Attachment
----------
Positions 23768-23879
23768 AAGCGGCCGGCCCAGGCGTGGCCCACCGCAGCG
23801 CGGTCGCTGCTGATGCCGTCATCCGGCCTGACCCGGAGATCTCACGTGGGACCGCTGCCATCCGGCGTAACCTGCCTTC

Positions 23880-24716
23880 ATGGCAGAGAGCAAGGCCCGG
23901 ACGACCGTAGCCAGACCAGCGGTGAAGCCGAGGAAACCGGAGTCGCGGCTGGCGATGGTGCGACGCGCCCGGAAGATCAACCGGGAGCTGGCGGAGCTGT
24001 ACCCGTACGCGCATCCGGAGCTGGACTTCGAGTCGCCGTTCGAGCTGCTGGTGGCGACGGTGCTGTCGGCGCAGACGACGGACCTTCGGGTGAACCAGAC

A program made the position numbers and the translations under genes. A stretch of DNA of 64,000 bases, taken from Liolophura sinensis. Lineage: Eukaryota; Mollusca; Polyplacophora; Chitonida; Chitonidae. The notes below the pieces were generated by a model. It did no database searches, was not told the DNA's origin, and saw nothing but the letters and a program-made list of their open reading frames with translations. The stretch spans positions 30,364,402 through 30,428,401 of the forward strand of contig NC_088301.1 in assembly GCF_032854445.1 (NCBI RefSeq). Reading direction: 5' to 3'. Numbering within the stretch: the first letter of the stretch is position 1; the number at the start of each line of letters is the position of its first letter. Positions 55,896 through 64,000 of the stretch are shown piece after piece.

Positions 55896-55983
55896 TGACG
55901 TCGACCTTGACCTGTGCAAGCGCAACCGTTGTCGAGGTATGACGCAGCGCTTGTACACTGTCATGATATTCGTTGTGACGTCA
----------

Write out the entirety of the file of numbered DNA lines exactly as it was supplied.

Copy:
Positions 23768-23879
23768 AAGCGGCCGGCCCAGGCGTGGCCCACCGCAGCG
23801 CGGTCGCTGCTGATGCCGTCATCCGGCCTGACCCGGAGATCTCACGTGGGACCGCTGCCATCCGGCGTAACCTGCCTTC

Positions 23880-24716
23880 ATGGCAGAGAGCAAGGCCCGG
23901 ACGACCGTAGCCAGACCAGCGGTGAAGCCGAGGAAACCGGAGTCGCGGCTGGCGATGGTGCGACGCGCCCGGAAGATCAACCGGGAGCTGGCGGAGCTGT
24001 ACCCGTACGCGCATCCGGAGCTGGACTTCGAGTCGCCGTTCGAGCTGCTGGTGGCGACGGTGCTGTCGGCGCAGACGACGGACCTTCGGGTGAACCAGAC

A program made the position numbers and the translations under genes. A stretch of DNA of 64,000 bases, taken from Liolophura sinensis. Lineage: Eukaryota; Mollusca; Polyplacophora; Chitonida; Chitonidae. The notes below the pieces were generated by a model. It did no database searches, was not told the DNA's origin, and saw nothing but the letters and a program-made list of their open reading frames with translations. The stretch spans positions 30,364,402 through 30,428,401 of the forward strand of contig NC_088301.1 in assembly GCF_032854445.1 (NCBI RefSeq). Reading direction: 5' to 3'. Numbering within the stretch: the first letter of the stretch is position 1; the number at the start of each line of letters is the position of its first letter. Positions 55,896 through 64,000 of the stretch are shown piece after piece.

Positions 55896-55983
55896 TGACG
55901 TCGACCTTGACCTGTGCAAGCGCAACCGTTGTCGAGGTATGACGCAGCGCTTGTACACTGTCATGATATTCGTTGTGACGTCA